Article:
Last month, browsing the Bonhams auction catalogue Papers & Portraits: The Roy Davids Collection Part II, I came across a description of a three-page manuscript short story by Charles Thomas Clement James (1858–1905), a prolific author whose name and work were completely unknown to me. The story bears the Dickensian title “Concerning the Sinkingsop and Slush Railway” and the footnote accompanying the lot description is amusingly arch: “This manuscript is a fine example, the only one seen commercially, of the remarkable similarity in the handwritings of Charles Dickens and Charles James (of Woodlands, Shorn, by Gravesend, Kent)—indeed so similar are their hands that one suspects some consanguinity, perhaps well outside the prohibited degrees. It is of course well known that Dickens visited ladies in Kent, and Gravesend was the nearest town to Gad’s Hill Place. Railways fascinated Dickens.” As well as impugning the legitimacy of poor old Charles James, the implication is that Charles Dickens was a philandering train-spotter!
According to Charles James, it was Dickens’s eldest son who first noticed the astonishing similarity of handwriting in the early 1890s, characterizing James’s hand as “like a ghost” of his father’s. James does not merit an entry in the Oxford Dictionary of National Biography, but seems to have been quite a character – he wrote twenty-seven novels and was a double bigamist, for which he served time in Wormwood Scrubs Prison. This fact makes the title of his 1892 novel, Holy Wedlock: A Story of Things as They Are, especially ironic.
The description of this manuscript, which sold for £1,200 on March 29, reminded me of a one-page autograph letter—really no more than a quick note—in the Morgan’s collection. On the face of it, the letter appears to be by Charles Dickens:
Gads Hill Place,
Higham by Rochester, Kent.
My dear [Wilkie?],
By all means come we shall all be delighted. There is a train at 2.10. It is possible that [illegible] kens may be detained in town till Sunday morning but even if this is so she tells me to day that she will get down the first thing and we will all look after you till she comes.
Here's a photograph of the letter:
This letter, donated to the Morgan in 1955 by the famous collector DeCoursey Fales (who established the Fales Library at NYU in 1957 in memory of his father, Haliburton Fales), is accompanied by an undated and unsigned typed commentary titled “Notes on spurious Dickens letter.” These notes dismiss the possibility that the letter is addressed to Wilkie Collins, and cast further doubt on its authenticity by reading “Mrs. Dickens” (from whom Dickens separated in 1859) where the text is obscured and illegible. It could read “Miss Dickens,” of course; Dickens’s daughters resided with him at Gad’s Hill. The note ends sniffily: “this cannot be a letter written by Charles Dickens to Wilkie Collins referring to Mrs. Dickens, whatever else it may be.” But if it is not a Dickens letter then it must be a forgery. This letter has intrigued me ever since I first came across it in the vault, two or three years ago, and my thoughts returned to it after reading the Bonhams auction catalogue.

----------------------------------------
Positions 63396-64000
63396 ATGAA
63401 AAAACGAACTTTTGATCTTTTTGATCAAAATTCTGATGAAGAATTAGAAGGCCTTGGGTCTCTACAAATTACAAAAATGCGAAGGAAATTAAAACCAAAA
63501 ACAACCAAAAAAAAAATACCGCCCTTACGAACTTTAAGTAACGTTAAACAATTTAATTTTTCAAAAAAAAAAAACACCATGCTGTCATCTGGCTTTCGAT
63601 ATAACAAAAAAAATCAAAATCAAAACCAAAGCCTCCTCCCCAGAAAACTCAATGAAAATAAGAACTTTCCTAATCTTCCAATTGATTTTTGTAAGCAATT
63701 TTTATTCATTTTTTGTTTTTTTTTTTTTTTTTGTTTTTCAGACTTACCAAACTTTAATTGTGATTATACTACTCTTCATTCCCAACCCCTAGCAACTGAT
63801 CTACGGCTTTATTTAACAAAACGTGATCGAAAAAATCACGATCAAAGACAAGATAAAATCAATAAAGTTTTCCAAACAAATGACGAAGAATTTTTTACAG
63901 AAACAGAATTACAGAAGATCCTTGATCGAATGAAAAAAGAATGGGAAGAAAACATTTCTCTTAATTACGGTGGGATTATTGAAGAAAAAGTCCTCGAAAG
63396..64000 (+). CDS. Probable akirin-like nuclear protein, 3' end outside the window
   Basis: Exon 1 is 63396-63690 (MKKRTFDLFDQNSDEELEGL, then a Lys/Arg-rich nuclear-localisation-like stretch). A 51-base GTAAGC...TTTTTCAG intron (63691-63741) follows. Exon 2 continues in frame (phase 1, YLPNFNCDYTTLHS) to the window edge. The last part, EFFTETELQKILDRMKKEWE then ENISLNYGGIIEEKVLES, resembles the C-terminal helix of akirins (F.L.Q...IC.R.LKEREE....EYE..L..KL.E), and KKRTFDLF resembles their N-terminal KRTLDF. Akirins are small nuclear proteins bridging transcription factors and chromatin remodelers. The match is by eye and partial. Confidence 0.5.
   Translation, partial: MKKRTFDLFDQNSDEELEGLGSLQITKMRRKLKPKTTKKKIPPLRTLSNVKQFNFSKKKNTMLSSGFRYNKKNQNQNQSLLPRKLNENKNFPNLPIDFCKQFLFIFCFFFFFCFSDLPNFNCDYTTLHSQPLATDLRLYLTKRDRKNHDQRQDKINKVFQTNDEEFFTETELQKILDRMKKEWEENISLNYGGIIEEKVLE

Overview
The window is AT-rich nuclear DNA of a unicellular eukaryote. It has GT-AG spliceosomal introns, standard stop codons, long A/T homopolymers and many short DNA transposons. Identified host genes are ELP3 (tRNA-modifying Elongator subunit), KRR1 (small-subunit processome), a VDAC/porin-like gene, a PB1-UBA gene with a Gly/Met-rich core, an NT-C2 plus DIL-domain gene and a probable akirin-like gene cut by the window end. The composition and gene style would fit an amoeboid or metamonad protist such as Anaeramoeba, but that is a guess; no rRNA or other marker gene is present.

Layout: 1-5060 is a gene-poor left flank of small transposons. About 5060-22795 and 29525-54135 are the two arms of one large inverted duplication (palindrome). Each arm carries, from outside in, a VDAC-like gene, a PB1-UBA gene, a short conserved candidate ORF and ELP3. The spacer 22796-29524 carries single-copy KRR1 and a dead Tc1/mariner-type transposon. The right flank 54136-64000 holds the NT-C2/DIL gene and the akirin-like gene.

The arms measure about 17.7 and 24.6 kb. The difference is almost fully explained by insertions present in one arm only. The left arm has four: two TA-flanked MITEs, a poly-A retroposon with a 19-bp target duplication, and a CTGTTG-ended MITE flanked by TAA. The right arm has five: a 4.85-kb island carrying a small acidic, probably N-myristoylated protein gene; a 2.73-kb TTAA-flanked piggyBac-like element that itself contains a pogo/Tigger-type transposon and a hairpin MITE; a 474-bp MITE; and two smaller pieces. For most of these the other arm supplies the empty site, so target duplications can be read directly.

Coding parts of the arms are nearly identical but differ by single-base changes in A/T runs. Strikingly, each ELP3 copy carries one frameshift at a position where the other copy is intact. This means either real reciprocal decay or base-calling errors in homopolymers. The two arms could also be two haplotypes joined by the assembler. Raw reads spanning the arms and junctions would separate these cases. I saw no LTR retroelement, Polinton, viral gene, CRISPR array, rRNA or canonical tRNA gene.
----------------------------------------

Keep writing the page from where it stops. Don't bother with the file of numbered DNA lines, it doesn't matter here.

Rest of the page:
The editors of the 12-volume Pilgrim Edition of Dickens’s letters seem to have either overlooked this letter, which is most unlikely, given their extremely scrupulous attention to the repositories that preserve the more than 14,000 surviving letters by Charles Dickens, or decided that it is indeed spurious. One feature of this letter that introduces doubt about its authenticity is the ink color—it is written in black ink rather than the more quick-drying blue ink that Dickens began to favor from 1843.
But the nagging question remains: why would someone forge a letter with such quotidian content? The letter is signed only “CD.” If the forger were enterprising enough to obtain blank Gad’s Hill letterhead stationery (the watermark suggests that the stationery dates from around 1859-60) and competent enough to write a brief note of more than passable similarity to Dickens’s own hand, wouldn’t he or she also go to the trouble of forging the famous Dickens signature and flourish to increase its plausibility and add commercial value?
Dickens’s letters were being forged within his lifetime, and he sometimes became aware of some of them; in December 1868 he told his sister-in-law, Catherine Hogarth, that “forgery of my name is becoming popular.” In a 1962 essay on Dickens’s manuscripts, the scholar John Butt pointed out that “one comes across forgeries of Dickens’s letters so clever as to deceive all but the expert.” Perhaps this letter is an example of one of those clever forgeries. What do you think: real or “spurious”?